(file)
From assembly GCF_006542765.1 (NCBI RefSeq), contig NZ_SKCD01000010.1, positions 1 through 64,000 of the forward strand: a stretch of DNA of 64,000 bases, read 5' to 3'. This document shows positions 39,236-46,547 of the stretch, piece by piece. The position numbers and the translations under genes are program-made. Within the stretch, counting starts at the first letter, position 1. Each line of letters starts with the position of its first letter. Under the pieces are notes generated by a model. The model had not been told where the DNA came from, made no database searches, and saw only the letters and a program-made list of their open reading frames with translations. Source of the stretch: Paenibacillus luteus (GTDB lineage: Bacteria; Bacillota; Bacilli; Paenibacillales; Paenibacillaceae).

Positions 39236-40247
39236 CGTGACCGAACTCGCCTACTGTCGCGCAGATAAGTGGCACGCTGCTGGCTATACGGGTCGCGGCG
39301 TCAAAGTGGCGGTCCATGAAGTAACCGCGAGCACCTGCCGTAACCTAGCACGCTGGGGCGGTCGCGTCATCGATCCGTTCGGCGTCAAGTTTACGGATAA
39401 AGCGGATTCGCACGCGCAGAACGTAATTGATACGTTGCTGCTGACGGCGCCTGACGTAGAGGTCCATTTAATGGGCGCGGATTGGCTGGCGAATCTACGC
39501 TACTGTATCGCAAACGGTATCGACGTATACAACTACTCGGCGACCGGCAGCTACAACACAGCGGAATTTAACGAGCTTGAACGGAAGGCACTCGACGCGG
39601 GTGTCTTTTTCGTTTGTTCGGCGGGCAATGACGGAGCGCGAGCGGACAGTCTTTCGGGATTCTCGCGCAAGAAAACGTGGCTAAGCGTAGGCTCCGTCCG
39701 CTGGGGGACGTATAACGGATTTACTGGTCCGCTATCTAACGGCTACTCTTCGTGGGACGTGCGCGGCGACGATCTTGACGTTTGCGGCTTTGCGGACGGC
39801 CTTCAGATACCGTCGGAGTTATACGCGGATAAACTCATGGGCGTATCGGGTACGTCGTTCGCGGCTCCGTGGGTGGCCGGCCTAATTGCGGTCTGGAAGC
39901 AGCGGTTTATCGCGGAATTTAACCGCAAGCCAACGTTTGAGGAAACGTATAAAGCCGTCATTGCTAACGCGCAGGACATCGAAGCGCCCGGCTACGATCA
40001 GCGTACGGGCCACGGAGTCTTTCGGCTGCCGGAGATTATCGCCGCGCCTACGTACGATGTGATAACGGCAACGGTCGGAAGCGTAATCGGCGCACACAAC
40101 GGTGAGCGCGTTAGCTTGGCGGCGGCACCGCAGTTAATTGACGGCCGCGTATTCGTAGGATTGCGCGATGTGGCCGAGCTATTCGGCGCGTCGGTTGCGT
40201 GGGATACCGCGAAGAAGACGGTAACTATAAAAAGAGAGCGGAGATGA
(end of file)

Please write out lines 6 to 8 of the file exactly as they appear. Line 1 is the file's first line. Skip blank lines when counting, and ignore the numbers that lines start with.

39501 TACTGTATCGCAAACGGTATCGACGTATACAACTACTCGGCGACCGGCAGCTACAACACAGCGGAATTTAACGAGCTTGAACGGAAGGCACTCGACGCGG
39601 GTGTCTTTTTCGTTTGTTCGGCGGGCAATGACGGAGCGCGAGCGGACAGTCTTTCGGGATTCTCGCGCAAGAAAACGTGGCTAAGCGTAGGCTCCGTCCG
39701 CTGGGGGACGTATAACGGATTTACTGGTCCGCTATCTAACGGCTACTCTTCGTGGGACGTGCGCGGCGACGATCTTGACGTTTGCGGCTTTGCGGACGGC